Director of Research
Samuel Gregg has written and spoken extensively on questions of political economy, economic history, ethics in finance, and natural law theory. He has an MA in political philosophy from the University of Melbourne, and a Doctor of Philosophy degree in moral philosophy and political economy from the University of Oxford. He is the General Editor of Lexington Books’ Studies in Ethics and Economics Series. He also sits on the Academic Advisory Boards of Campion College, Sydney; the La Fundación Burke, Madrid; the Instituto Fe y Libertad; and the Institute of Economic Affairs, London.
G.T. and Libby Blankenship Chair in the History of Liberty
University of Oklahoma
Wilfred M. McClay is the G. T. and Libby Blankenship Chair in the History of Liberty at the University of Oklahoma, and the Director of the Center for the History of Liberty. His book The Masterless: Self and Society in Modern America was awarded the Merle Curti Award of the Organization of American Historians for the best book in American intellectual history. Among his other books are The Student’s Guide to U.S. History, Religion Returns to the Public Square: Faith and Policy in America, Figures in the Carpet: Finding the Human Person in the American Past, and Why Place Matters: Geography, Identity, and Public Life in Modern America. He was appointed in 2002 to membership on the National Council on the Humanities, the advisory board for the National Endowment for the Humanities, and served in that capacity for eleven years. He has been appointed to the U.S. Semiquincentennial Commission, which is planning events for the nation’s 250th anniversary in 2026. He has been the recipient of fellowships from the Woodrow Wilson International Center for Scholars, the National Endowment for the Humanities, and the National Academy of Education. He is a graduate of St. John’s College (Annapolis) and received his Ph.D. in History from the Johns Hopkins University.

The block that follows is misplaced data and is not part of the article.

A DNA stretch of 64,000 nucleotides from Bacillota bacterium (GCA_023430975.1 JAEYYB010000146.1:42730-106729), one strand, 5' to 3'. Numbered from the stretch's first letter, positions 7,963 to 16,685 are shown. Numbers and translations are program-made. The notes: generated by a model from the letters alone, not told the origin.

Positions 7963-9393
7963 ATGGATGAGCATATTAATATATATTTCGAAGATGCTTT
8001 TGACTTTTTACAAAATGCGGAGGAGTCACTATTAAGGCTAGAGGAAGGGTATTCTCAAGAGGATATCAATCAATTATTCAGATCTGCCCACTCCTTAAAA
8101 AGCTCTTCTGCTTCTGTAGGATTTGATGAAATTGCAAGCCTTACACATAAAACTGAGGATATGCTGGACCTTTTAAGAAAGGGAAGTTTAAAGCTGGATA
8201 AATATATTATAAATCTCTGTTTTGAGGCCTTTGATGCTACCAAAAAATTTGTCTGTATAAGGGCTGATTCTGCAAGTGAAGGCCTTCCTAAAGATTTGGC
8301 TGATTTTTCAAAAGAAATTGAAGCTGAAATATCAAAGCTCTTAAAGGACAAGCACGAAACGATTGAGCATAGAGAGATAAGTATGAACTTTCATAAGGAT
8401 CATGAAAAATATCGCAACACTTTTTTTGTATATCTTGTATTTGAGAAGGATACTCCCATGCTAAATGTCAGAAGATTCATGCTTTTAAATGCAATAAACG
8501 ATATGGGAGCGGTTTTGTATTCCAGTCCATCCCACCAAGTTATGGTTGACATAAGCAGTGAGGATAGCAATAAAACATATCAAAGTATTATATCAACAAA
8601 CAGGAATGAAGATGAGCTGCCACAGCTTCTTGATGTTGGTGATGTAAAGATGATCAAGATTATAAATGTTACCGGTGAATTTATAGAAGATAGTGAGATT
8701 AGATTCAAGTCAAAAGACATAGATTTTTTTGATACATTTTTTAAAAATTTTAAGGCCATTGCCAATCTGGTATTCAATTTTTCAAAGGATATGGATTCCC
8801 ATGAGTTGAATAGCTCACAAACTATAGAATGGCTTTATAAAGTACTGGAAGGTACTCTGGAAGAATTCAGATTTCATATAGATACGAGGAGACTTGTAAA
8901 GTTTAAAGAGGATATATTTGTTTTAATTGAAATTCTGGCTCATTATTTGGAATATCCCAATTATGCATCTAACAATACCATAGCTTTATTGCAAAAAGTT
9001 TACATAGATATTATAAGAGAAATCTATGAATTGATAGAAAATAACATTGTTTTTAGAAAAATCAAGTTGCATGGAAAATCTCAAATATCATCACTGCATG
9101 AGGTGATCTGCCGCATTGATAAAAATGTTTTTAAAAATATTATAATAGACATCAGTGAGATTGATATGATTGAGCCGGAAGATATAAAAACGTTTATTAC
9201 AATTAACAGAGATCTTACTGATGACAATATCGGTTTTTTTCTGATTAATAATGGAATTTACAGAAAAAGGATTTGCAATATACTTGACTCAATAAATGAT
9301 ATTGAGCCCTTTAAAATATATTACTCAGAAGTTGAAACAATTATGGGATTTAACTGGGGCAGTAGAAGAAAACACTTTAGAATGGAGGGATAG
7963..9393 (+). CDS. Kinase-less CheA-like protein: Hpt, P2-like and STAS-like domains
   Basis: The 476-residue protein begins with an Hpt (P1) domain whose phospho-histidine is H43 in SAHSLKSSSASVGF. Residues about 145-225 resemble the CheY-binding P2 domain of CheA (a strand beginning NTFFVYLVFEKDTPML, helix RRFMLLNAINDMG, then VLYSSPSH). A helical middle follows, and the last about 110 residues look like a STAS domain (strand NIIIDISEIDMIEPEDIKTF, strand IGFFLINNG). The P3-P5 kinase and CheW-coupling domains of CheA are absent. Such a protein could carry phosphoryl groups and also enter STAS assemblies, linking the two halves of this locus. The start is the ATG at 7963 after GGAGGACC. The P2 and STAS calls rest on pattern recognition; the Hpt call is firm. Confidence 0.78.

Former Deputy Minister
Ministry of Foreign Affairs
Aleksander Stępkowski is the head of the Sociology of Law Chair being professor at Warsaw University’s Faculty of Law and Administration. He is also president of the Ordo Iuris Institute for Legal Culture. Formerly he was deputy minister at Poland’s Ministry of Foreign Affairs. In his academic research, he has focused on private and public comparative law, and political and legal thought, especially in determining the impact philosophy has on the shape of legal institutions. He was a fellow of the Foundation for Polish Science, scholar at Manchester University, Oxford University, and Katholieke Universiteit Leuven.
Hans-Martien ten Napel
Associate Professor of Constitutional and Administrative Law
Hans-Martien ten Napel is an associate professor of Constitutional and Administrative Law at Leiden University in the Netherlands and a research fellow of the Leiden Law School. He was a post-doctoral fellow at the Minda de Gunzburg Center for European Studies at Harvard University and was a research fellow in Legal Studies at the Center of Theological Inquiry (CTI) in Princeton, NJ. He is a member of the editorial board of the Tijdschrift voor Religie, Recht en Beleid (Journal for Religion, Law and Policy). His latest book, entitled Constitutionalism, Democracy and Religious Freedom. To Be Fully Human (Routledge), was published in 2017.